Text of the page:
When Angier walks away from Tesla’s workshop and found the hats and the cats, this single moment, that split second, when his mind figures out what’s going on, that is whats real magic its about, true astonishment, this is what all us must achieve in our perfomance, the real magic does not happend over a table, happend in the spectator mind.

Christopher Matthew Zvodar
Most Inspirational Carny: Todd Robbins, “American Carney: True Tales from the Circus Sideshow”

Todd is an amazing performer, and truly inspires many, myself included. He performs and stretches the mind of his audience. Causing people to really wonder what is possible. He is not a magician, but a man. A man that takes what people think cannot be done, and shows them that there is more to this world and the human body then initially thought.

Gavan Keamy
Best Blockbusterization of a classic trick: “The A-Team.”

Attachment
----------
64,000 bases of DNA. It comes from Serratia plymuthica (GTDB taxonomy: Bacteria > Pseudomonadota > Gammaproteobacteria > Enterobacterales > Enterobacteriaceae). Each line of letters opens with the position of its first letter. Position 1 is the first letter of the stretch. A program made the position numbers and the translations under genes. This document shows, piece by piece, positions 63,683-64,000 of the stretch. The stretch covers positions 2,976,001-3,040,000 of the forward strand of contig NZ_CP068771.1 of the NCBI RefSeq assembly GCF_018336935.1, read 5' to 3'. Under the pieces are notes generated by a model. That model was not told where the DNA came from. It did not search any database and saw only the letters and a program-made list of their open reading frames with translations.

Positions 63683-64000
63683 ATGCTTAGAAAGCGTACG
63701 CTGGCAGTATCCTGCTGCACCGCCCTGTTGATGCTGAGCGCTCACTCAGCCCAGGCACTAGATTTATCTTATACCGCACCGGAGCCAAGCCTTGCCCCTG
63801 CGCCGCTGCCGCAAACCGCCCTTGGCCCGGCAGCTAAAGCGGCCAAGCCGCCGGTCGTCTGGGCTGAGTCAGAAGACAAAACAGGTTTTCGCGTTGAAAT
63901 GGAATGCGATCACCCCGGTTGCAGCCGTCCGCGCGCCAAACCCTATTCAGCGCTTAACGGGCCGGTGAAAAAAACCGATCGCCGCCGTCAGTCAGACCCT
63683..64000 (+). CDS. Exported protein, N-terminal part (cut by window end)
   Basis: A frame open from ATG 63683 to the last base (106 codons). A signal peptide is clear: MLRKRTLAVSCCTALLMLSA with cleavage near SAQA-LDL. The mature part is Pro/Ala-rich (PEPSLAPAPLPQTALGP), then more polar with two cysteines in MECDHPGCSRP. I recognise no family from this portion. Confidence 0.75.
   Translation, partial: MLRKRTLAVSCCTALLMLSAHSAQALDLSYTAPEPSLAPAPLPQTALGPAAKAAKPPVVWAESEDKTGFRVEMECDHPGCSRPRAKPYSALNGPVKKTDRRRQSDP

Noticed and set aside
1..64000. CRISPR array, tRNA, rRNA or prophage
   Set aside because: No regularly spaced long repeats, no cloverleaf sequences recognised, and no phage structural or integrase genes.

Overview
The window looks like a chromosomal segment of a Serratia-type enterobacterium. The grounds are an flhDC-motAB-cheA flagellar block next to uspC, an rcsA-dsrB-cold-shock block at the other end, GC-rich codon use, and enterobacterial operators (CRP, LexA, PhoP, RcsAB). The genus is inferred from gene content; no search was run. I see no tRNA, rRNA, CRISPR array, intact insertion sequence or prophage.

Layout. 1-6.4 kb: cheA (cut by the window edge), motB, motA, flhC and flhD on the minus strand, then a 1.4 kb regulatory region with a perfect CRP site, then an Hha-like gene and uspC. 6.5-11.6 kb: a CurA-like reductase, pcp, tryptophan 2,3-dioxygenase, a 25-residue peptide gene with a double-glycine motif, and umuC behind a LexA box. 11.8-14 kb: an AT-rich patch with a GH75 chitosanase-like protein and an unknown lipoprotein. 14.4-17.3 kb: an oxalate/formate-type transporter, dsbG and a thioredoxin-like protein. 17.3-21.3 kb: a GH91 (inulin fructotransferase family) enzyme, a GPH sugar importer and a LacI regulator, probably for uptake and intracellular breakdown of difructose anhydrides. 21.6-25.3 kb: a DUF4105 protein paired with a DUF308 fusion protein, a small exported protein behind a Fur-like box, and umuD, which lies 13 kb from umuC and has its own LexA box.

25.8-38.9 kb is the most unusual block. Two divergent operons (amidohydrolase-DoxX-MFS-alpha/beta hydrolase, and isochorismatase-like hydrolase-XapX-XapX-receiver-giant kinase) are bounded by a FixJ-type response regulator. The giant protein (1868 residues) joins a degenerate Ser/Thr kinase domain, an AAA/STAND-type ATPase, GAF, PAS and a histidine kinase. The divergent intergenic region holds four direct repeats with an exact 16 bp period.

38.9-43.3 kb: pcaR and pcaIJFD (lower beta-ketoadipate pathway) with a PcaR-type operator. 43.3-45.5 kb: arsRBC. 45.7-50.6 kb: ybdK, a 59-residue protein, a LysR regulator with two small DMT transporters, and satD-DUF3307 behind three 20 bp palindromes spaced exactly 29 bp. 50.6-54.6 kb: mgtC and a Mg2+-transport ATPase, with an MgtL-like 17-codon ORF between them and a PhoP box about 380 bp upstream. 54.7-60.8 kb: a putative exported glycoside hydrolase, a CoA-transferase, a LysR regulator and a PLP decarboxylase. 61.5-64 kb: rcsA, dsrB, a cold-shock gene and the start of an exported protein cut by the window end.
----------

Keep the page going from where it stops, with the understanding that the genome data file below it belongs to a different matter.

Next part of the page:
Taking a cup and ball routine, displaying the small scale version, then upping the scale to use people and shipping containers. Add to that the fact the whole thing is one giant piece of misdirection & you have blockbuster magic.

Sean McAvoy
Best Large Scale Misdirection: “The Thomas Crown Affair.”

Pierce Brosnan as Thomas Crown steals a painting from the Metropolitan Museum of Art, then, in a museum-spanning flash mob of men dressed as Magritte’s “The Son of Man”, fools the cops and Renée Russo. Crown uses the misdirect to set off smoke alarms, which cause fire doors to shut over the paintings, only the painting he himself donated in lieu of the stolen one has a frame that’s too large for the doors. The subsequent sprinklers activate and wash off the layers of paint on the donated work to reveal the stolen painting underneath, safely returned. All set to Nina Simone’s “Sinnerman.” Classic.

Jamie Skelton
Most Magical and Inspiring Movie: “Back to the Future.”

I feel that magic shouldn’t just be a simple card trick in a film. Magic is that one impossible moment that we create for our spectators, that stays in their head for years to come … This film shows us that anything is possible, and if we try hard enough, we can accomplish anything and that is what real magic is.

Josh Janousky
Best Film Featuring a Magic Opening: “Shade.”